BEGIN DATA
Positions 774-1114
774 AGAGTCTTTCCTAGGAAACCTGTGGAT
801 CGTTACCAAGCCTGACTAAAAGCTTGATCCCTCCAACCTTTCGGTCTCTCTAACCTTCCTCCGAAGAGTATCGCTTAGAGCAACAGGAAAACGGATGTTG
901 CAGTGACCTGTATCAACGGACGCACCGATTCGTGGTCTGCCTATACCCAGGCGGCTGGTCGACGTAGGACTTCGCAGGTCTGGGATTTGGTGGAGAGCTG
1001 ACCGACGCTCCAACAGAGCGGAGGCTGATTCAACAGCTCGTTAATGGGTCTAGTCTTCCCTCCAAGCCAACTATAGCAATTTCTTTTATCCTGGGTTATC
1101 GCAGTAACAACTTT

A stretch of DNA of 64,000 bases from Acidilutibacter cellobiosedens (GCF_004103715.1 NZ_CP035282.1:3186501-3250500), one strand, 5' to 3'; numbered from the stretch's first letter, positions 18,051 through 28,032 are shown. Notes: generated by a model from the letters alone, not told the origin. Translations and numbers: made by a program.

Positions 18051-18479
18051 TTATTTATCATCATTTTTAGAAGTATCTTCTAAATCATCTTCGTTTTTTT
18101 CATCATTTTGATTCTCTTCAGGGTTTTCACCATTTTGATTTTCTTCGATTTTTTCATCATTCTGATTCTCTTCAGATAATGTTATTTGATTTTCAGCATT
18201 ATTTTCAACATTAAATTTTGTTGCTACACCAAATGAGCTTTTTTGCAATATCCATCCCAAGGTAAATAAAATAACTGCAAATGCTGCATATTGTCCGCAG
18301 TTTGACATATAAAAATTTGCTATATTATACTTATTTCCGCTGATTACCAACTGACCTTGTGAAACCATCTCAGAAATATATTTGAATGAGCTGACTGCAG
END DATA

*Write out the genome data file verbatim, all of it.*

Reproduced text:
Positions 774-1114
774 AGAGTCTTTCCTAGGAAACCTGTGGAT
801 CGTTACCAAGCCTGACTAAAAGCTTGATCCCTCCAACCTTTCGGTCTCTCTAACCTTCCTCCGAAGAGTATCGCTTAGAGCAACAGGAAAACGGATGTTG
901 CAGTGACCTGTATCAACGGACGCACCGATTCGTGGTCTGCCTATACCCAGGCGGCTGGTCGACGTAGGACTTCGCAGGTCTGGGATTTGGTGGAGAGCTG
1001 ACCGACGCTCCAACAGAGCGGAGGCTGATTCAACAGCTCGTTAATGGGTCTAGTCTTCCCTCCAAGCCAACTATAGCAATTTCTTTTATCCTGGGTTATC
1101 GCAGTAACAACTTT

A stretch of DNA of 64,000 bases from Acidilutibacter cellobiosedens (GCF_004103715.1 NZ_CP035282.1:3186501-3250500), one strand, 5' to 3'; numbered from the stretch's first letter, positions 18,051 through 28,032 are shown. Notes: generated by a model from the letters alone, not told the origin. Translations and numbers: made by a program.

Positions 18051-18479
18051 TTATTTATCATCATTTTTAGAAGTATCTTCTAAATCATCTTCGTTTTTTT
18101 CATCATTTTGATTCTCTTCAGGGTTTTCACCATTTTGATTTTCTTCGATTTTTTCATCATTCTGATTCTCTTCAGATAATGTTATTTGATTTTCAGCATT
18201 ATTTTCAACATTAAATTTTGTTGCTACACCAAATGAGCTTTTTTGCAATATCCATCCCAAGGTAAATAAAATAACTGCAAATGCTGCATATTGTCCGCAG
18301 TTTGACATATAAAAATTTGCTATATTATACTTATTTCCGCTGATTACCAACTGACCTTGTGAAACCATCTCAGAAATATATTTGAATGAGCTGACTGCAG